2018 was an eventful year for Pakistani cinema, with many films working with the audience and a few falling out of favor, too. Here’s a quick recap of what worked, and what deserved a miss!
Hit: Mein Item Number Nahi Karoongi
Maya Khan and Ali Zafar grooved their way into our hearts with this techno flavored dance number with a difference. The zippy choreography wowed us in no small measure, and we appreciated the tasteful choice of wardrobe for both Khan and Zafar, which ensured that the song would not end up being some “item.”
Miss: Item numbers
Jawani Phir Nahi Ani 2 featured Ishq Hua Jo Tari, and frankly not much would have changed if the production team had decided to give it a miss. And then there was the cringe inducing seduction number in Wajood and to a lesser extent one in Na Band Na Baraati too, in the otherwise interesting sounding WikiLeak. That song on the big screen, however, was a surefire miss.
Hit: Hareem Farooq in Parchi
Playing the character of the badass Eman, the gangsta from the mohalla, with ample comic streaks and a softer, romantic side too, Hareem Farooq made her act quite believable. We appreciated how the Dobara Phir Se star lent an air of élan to a character with traits as diverse as being able to pull a few well timed punches and shaking a leg to Kurri Nachdi Kamaal.
Miss: Hareem Farooq in Mein Khayal Hoon Kissi Aur Kaa
As much as we wanted to see Hareem shine, her act, along with everything else in this IRK production was a disaster with a capital D. While attempting to watch it, whenever we caught a glimpse of Hareem in between our boredom induced snoozing sessions, she was either pulling luggage, begging a wooden male character or shedding tears, putting all the bechaaris of the world to shame. Sigh.
Hit: Woman-power in films
Whether it was Sohai Ali Abro’s stellar act as the steel willed Zenith Irfan who bikes all the way to Khunjerab, or Hania Amir’s air-force trainee in Eid hit Parwaaz hai Junoon, 2018 had plenty to show by the way of girl-power. Mehwish Hayat proved to her extended family in Load Wedding that she was no push over while Cake also featured two empowered women in Amina Sheikh and Sanam Saaeed, around whom the story chiefly revolved. Even Maya Ali managed to kick some ass in Teefa in Trouble.
Miss: Women from 80s/90s cinema in films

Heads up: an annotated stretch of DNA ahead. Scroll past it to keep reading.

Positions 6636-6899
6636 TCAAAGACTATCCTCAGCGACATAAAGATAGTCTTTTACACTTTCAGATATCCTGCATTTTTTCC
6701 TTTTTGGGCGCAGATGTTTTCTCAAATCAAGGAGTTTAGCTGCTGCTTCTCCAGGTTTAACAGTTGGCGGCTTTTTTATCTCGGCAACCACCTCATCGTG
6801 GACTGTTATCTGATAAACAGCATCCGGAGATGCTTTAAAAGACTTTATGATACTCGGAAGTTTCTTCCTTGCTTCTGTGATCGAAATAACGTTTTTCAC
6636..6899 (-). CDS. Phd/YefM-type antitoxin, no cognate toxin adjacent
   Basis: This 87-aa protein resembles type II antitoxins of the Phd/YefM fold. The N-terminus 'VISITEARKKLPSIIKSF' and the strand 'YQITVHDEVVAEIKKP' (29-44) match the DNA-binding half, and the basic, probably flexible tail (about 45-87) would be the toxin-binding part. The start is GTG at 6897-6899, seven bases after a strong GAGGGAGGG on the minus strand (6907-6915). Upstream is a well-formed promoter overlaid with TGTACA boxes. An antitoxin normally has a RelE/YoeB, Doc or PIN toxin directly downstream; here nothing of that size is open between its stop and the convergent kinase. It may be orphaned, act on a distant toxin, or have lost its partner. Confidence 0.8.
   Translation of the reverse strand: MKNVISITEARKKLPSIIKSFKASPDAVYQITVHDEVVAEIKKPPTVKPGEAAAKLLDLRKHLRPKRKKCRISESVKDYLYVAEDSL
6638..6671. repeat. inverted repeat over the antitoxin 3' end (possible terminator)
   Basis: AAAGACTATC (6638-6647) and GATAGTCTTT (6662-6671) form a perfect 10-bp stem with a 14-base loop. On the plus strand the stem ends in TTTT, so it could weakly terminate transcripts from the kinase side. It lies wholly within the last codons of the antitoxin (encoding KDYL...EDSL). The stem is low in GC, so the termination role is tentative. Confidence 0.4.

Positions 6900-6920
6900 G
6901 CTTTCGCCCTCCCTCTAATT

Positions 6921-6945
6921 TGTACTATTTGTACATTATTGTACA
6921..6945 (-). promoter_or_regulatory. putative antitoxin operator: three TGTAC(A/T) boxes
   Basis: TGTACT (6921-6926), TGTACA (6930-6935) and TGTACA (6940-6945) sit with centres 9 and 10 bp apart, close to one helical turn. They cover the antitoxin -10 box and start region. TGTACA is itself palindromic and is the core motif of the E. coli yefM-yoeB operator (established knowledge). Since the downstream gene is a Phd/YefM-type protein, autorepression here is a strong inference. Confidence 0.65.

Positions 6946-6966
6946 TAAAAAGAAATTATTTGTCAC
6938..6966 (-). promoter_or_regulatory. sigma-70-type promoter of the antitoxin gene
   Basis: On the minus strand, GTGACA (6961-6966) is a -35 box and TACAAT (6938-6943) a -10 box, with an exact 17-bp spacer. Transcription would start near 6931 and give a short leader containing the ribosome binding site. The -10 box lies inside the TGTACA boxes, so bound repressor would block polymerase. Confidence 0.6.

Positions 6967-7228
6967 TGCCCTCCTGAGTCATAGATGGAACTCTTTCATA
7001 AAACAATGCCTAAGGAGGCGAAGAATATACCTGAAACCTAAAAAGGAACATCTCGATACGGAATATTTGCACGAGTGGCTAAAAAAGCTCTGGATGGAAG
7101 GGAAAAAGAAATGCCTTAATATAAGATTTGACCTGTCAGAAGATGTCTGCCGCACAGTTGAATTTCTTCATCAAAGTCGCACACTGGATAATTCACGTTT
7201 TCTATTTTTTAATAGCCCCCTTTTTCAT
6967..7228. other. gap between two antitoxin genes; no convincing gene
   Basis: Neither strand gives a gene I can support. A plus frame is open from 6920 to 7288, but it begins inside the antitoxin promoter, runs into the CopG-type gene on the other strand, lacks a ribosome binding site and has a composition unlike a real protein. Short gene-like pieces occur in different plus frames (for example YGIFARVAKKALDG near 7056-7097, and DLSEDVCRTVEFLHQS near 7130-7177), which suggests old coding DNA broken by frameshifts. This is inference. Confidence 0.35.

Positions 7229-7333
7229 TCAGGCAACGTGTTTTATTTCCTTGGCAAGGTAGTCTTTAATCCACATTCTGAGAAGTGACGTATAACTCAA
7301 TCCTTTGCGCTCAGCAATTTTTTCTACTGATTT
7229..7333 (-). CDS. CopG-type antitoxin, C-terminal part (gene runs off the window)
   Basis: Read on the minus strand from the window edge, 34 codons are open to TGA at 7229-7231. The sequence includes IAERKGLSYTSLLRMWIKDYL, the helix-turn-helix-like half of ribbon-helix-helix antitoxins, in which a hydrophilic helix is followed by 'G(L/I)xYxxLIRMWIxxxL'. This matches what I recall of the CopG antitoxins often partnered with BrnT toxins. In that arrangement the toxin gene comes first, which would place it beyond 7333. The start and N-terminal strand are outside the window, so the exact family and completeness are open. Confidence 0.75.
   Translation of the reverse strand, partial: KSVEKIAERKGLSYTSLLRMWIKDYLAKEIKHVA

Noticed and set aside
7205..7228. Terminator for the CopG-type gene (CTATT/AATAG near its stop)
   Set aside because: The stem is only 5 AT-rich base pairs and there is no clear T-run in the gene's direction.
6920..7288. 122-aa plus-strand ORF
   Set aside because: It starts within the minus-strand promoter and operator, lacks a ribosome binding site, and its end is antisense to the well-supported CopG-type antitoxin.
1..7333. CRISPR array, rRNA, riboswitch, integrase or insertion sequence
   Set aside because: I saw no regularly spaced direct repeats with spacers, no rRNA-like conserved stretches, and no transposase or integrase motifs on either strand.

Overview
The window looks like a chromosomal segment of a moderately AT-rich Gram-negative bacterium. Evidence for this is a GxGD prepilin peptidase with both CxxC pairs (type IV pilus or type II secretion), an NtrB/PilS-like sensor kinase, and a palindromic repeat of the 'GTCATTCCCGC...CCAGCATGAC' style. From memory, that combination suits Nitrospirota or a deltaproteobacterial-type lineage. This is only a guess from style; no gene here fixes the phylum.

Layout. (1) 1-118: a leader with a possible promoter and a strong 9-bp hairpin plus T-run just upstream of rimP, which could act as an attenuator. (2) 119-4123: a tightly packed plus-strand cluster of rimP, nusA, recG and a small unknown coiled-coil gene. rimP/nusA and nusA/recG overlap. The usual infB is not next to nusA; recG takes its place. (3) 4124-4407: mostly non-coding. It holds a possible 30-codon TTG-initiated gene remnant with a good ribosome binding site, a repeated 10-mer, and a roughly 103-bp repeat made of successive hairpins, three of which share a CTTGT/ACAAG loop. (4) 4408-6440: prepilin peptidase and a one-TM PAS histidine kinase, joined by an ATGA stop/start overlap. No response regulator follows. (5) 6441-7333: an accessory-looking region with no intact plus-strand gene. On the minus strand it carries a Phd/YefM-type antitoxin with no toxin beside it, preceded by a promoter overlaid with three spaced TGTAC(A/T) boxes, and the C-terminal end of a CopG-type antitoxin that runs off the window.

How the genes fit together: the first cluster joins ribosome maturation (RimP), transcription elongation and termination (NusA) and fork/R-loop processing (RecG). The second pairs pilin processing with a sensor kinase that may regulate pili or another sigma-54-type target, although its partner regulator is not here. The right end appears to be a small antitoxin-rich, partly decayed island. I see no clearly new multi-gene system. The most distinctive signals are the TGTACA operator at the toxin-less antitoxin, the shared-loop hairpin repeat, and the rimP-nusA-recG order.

You know which movies we are talking about here. It was no fun watching Aditi Singh in Wajood playing the brute vamp — and that too with a very justified motive, while her co-star Saeeda Imtiaz didn’t have much to do either besides looking pretty. Also, the women in horror misfire Pari were strictly stock characters, too. All of this took us somewhat back in time, to a place where we did not necessarily want to go.
Hit: Slick animation in Allahyaar and the Legend of Markhor, 3 Bahadur: The Rise of Warriors and The Donkey King
The 3 Bahadur series, in their third installment quite noticeably overhauled the animation quality, and the film had company. Allahyaar and the Legend of Markhor and The Donkey King similarly featured some sharp character and background animation. The richly rendered characters of The Donkey King occasionally reminded us of the multimillion budget Disney flicks.
Miss: Amateur hour in Tick Tock
This movie was an excellent example of how a good concept can suffer at the hands of some below-par animation and mediocre writing. Nuff said.
Hit: Tongue in cheek social/political commentary
2018 featured some savvy writing, some of it featuring witty political commentary, with Jawani Phir Nahi Aani 2 leading the pack. The movie’s plot in large part revolved around the politics of the Subcontinent, similarly, The Motorcycle Girl, Cake, The Donkey King and Load Wedding had a lot to say about our society-at-large, and none of it was jarring or over the top.
Miss: Heavy duty melodrama
The characters in Jackpot were overly loud, while Wajood too featured excessive, over the top, melodrama. Another film that would have benefitted from keeping things subtle and emotions under check would have been Azaadi.
Hit: The pilots in Parwaaz HaiJunoon
The women swooned at Hamza Abbasi and Ahad Raza Mir in Parwaaz Hai Junoon. The gentlemen from the air-force looked sharp, and their choice of profession was integral to the plot, too.
Miss: The pilot in Wajood
While Danish Taimoor looked like a million bucks dressed as an airline pilot. Alas, the relevance of his being one was strictly limited to sharp wardrobe and contributed little else to the plot of this tepid Javaid Sheikh production.